Owner of suspended trucking company recruiting drivers while under investigation for Humboldt Broncos crash
Sukhmander Singh advertised on Kijiji for new drivers to join a company that is run out of his home
The owner of a suspended trucking company involved in the Humboldt Broncos bus crash began recruiting drivers on Kijiji as early as one month after the tragedy, for another trucking company based out of his Calgary home, CBC News has learned.
"I'm quite surprised," said Scott Thomas, whose son Evan died in the collision.
"I would've thought that maybe out of respect for the families and the nature of the tragedy that any entrepreneur would have respected the fact that there should be a certain amount of time that went by.… I get it; he's a businessman. But to me, I'm surprised and disappointed that it happened so quickly."
- Saskatchewan premier wondered if military could help with Broncos autopsies
- Truck involved in Humboldt Broncos crash belongs to Calgary company
Sukhmander Singh did not mention what happened to the driver involved in the crash or his suspended company, Adesh Deol Trucking Ltd., while advertising for an owner-operator, as well as new and experienced truck drivers to work for Quality Logistics. The ad was posted on Kijiji at the beginning of May.
He used his cellphone number and half of his first name, "Sukh," in the advertisement, which was taken down one day after CBC News asked Singh about it.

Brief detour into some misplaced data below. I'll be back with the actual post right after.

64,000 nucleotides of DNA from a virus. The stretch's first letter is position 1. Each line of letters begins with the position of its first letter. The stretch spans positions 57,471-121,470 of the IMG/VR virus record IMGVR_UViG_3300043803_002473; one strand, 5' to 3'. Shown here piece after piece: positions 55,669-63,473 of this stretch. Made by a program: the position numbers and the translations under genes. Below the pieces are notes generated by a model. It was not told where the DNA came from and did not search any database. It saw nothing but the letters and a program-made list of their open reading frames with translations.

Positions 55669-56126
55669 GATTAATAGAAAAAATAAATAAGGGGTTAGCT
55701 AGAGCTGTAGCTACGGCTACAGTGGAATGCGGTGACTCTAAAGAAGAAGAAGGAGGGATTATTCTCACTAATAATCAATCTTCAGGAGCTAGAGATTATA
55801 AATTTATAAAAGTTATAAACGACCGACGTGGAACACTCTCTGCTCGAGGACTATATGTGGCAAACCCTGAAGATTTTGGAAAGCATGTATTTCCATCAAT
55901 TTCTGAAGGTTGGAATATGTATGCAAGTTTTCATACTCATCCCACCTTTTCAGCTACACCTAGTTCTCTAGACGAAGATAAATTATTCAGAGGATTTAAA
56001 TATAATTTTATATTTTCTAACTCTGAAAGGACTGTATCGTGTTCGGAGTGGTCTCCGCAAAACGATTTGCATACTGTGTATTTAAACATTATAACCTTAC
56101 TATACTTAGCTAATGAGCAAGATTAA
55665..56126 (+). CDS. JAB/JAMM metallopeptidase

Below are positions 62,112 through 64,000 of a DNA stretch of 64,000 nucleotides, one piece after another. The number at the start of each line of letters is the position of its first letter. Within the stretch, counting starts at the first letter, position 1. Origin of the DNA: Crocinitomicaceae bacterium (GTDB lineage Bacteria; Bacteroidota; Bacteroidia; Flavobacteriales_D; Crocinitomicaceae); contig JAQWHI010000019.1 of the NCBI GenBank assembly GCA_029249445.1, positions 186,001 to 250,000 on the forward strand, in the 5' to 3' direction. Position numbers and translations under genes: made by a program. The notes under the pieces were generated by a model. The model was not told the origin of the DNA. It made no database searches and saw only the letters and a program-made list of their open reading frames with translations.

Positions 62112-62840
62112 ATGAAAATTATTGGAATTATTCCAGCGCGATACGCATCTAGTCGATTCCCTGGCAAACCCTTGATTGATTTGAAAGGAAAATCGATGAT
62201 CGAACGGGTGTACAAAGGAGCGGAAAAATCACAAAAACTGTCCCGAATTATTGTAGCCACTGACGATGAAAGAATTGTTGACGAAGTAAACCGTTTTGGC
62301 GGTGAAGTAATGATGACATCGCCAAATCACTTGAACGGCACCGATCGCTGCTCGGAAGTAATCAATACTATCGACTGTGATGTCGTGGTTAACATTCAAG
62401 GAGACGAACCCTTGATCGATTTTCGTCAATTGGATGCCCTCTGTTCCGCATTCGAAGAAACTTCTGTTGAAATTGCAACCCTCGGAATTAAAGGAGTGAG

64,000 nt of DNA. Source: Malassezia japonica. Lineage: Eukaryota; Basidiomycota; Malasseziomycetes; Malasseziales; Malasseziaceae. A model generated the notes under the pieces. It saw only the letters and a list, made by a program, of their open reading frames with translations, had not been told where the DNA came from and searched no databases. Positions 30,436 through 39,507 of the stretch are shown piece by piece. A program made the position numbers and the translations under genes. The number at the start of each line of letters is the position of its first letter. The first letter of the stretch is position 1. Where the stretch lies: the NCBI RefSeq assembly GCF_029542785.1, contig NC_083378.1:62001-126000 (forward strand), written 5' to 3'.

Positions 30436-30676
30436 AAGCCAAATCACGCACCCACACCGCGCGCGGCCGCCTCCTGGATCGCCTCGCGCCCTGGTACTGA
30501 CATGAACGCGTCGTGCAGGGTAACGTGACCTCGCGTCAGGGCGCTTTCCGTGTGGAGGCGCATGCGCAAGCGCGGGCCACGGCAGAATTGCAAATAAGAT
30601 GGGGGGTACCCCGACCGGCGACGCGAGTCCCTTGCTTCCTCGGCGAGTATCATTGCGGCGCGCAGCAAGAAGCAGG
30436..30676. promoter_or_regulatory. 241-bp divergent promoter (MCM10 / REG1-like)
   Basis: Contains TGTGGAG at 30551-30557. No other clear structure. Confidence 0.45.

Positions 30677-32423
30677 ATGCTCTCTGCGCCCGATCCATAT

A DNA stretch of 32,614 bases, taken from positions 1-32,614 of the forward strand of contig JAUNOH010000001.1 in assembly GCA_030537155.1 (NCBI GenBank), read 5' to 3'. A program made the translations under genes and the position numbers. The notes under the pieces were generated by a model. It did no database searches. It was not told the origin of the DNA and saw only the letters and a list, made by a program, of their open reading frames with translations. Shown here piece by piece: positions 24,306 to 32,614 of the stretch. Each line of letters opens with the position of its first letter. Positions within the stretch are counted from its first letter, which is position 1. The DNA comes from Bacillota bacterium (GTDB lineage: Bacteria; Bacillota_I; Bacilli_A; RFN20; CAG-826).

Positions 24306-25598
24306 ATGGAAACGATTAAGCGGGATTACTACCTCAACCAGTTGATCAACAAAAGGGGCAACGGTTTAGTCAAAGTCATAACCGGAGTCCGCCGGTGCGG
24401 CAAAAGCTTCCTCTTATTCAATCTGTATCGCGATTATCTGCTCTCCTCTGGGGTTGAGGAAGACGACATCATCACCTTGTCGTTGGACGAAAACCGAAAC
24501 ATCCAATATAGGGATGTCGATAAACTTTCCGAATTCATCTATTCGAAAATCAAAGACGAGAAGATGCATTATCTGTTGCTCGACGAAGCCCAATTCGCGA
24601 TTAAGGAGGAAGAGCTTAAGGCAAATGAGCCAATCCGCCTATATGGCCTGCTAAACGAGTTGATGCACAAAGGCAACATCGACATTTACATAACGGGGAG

Quality Logistics was registered with the Alberta government in 2015, but did not file its annual returns for a few years. By April 14 — eight days after the deadly collision — it filed those returns and was revived.
Sixteen people died and 13 were injured when the Charlie's Charters bus carrying the Humboldt Broncos junior hockey team to a game in Nipawin, Sask., collided with a semi-trailer about 30 kilometres north of Tisdale, Sask., on April 6.
The cause of the crash is still under investigation by the RCMP. No charges have been laid.
Can work as staff for another trucking company
Adesh Deol Trucking Ltd., had its safety fitness certificate (SFC) suspended by the Alberta government on April 10 pending the outcome of the police investigation because one of its two vehicles was involved in the fatal crash.
The certificate needs to be kept in good standing with federal and provincial regulations in order to operate a trucking company in Alberta.
The suspension does not determine guilt or innocence but is intended to ensure public safety while the RCMP investigation is underway, according to Alberta Transportation spokesperson Graeme McElheran.
On April 20, 10 days after the suspension, the two directors of Quality Logistics — Kuldeep Randhawa and Baltej Singh Brar — changed the address of their company to a house in Calgary owned by Randhawa and Sukhmander Singh.